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A more interesting kind of delay is
``**group delay**,"
corresponding to **group velocity** in wave-propagation theory.
Often the group delay is nothing more than the phase delay.
This happens when the phase delay is independent of frequency.
But when the phase delay depends on frequency,
then a completely new velocity, the ``group velocity," appears.
Curiously, the group velocity is *not* an average of phase velocities.
The simplest analysis of group delay begins
by defining a filter input *x*_{t} as
the sum of two frequencies:

| |
(26) |

By using a trigonometric identity,
| |
(27) |

we see that the sum of two cosines
looks like a cosine of the average frequency
multiplied by a cosine of half the difference frequency.
Since the frequencies in Figure 17 are taken close together,
**beat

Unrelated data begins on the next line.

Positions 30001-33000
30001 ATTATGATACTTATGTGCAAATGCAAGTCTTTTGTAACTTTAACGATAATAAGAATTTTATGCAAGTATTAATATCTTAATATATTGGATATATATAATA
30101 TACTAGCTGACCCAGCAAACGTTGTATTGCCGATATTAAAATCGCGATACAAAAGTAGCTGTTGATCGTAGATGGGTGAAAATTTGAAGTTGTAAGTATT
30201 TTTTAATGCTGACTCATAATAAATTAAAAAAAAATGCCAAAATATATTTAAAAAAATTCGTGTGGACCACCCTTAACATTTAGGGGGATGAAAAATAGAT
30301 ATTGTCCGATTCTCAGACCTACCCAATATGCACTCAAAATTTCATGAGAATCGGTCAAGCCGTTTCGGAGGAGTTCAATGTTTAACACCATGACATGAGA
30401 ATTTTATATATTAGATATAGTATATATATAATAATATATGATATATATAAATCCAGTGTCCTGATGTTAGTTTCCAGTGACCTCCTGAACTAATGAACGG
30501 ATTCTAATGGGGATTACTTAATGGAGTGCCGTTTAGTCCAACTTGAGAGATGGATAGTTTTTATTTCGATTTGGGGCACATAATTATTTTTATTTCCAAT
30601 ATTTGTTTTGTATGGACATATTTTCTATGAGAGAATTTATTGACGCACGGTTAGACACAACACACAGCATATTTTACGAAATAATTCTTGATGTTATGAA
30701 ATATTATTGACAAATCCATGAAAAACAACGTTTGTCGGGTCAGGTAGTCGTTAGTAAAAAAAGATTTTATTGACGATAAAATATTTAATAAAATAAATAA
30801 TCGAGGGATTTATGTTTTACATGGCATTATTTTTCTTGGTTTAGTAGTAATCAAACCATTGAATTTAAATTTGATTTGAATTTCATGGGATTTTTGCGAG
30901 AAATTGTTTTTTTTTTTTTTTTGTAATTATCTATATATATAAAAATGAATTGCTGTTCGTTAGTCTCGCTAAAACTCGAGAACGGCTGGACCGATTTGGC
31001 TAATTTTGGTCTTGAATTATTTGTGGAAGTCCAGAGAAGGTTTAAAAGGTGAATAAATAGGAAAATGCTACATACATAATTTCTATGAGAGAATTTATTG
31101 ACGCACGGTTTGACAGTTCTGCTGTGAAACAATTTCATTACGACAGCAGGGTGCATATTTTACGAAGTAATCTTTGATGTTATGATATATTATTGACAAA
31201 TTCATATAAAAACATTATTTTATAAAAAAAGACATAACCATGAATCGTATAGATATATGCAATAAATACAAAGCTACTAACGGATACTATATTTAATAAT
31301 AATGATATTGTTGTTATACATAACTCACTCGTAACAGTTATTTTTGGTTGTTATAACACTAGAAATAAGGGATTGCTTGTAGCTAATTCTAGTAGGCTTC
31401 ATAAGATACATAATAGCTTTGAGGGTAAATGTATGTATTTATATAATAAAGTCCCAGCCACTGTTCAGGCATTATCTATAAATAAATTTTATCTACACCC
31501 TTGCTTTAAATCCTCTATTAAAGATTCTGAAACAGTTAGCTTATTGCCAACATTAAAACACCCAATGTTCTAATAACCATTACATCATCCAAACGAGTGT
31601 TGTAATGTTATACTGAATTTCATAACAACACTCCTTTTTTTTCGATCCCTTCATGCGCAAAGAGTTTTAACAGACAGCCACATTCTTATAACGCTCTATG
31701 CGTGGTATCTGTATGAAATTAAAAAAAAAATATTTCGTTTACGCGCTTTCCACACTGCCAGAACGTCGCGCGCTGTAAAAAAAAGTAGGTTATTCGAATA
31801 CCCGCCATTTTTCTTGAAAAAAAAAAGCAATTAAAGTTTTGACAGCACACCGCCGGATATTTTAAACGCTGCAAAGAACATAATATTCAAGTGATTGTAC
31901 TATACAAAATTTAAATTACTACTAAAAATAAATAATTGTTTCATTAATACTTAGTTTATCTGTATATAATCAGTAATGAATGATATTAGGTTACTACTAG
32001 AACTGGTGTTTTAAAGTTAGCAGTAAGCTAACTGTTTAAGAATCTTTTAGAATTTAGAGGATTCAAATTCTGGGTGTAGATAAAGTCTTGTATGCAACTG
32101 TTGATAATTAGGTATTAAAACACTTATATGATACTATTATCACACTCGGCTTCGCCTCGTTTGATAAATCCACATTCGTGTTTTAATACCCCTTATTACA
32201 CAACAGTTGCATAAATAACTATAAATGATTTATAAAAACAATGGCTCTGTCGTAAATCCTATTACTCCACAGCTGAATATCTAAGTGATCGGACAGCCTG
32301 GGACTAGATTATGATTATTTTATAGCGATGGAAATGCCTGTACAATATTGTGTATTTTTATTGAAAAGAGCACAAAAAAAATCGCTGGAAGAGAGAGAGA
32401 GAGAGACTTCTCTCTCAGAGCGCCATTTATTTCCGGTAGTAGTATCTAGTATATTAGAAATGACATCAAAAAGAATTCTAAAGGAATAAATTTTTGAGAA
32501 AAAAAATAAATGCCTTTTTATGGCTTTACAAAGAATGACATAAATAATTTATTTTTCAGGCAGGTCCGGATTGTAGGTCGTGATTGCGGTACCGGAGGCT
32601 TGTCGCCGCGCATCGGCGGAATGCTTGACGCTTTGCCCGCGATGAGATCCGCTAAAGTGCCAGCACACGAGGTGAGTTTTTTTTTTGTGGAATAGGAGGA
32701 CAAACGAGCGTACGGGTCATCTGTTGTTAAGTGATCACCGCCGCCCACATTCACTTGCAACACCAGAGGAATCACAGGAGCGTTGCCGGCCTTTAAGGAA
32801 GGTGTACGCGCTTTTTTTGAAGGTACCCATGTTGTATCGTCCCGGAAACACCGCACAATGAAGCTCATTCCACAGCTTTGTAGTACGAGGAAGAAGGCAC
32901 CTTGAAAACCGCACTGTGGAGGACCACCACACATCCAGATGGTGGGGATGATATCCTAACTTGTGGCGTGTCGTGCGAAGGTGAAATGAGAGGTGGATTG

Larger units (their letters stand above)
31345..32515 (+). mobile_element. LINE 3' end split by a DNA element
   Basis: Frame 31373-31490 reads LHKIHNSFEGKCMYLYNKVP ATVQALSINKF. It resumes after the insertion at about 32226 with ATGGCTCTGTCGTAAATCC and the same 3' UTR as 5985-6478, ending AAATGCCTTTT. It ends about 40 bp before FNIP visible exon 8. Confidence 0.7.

**

Figure 17
Two nearby frequencies beating.

the difference frequency factor in (28)
represents a slowly variable amplitude
multiplying the average frequency.
The slow (difference frequency) modulation of the higher (average)
frequency is called
``**beating**.''

The beating phenomenon is also called ``**interference**,'' although
that word is deceptive.
If the two sinusoids were two wave beams crossing one another,
they would simply cross *without* interfering.
Where they are present simultaneously, they simply add.

Each of the two frequencies could be delayed a different amount by a filter,
so take the output of the filter *y*_{t} to be

| |
(28) |

In doing this,
we have assumed that neither frequency was attenuated.
(The **group velocity** concept loses its simplicity and much
of its utility in dissipative media.)
Using the same trigonometric identity on (29)
as we used to get (28), we find that
| |
(29) |

Rewriting the beat factor in terms of a time delay *t*_{g},
we now have
| |
(30) |

| |

| (31) |

For a continuum of frequencies, the **group delay** is
| |
(32) |

** Next:** Group delay as a
** Up:** PHASE DELAY AND GROUP
** Previous:** Phase delay
Stanford Exploration Project

10/21/1998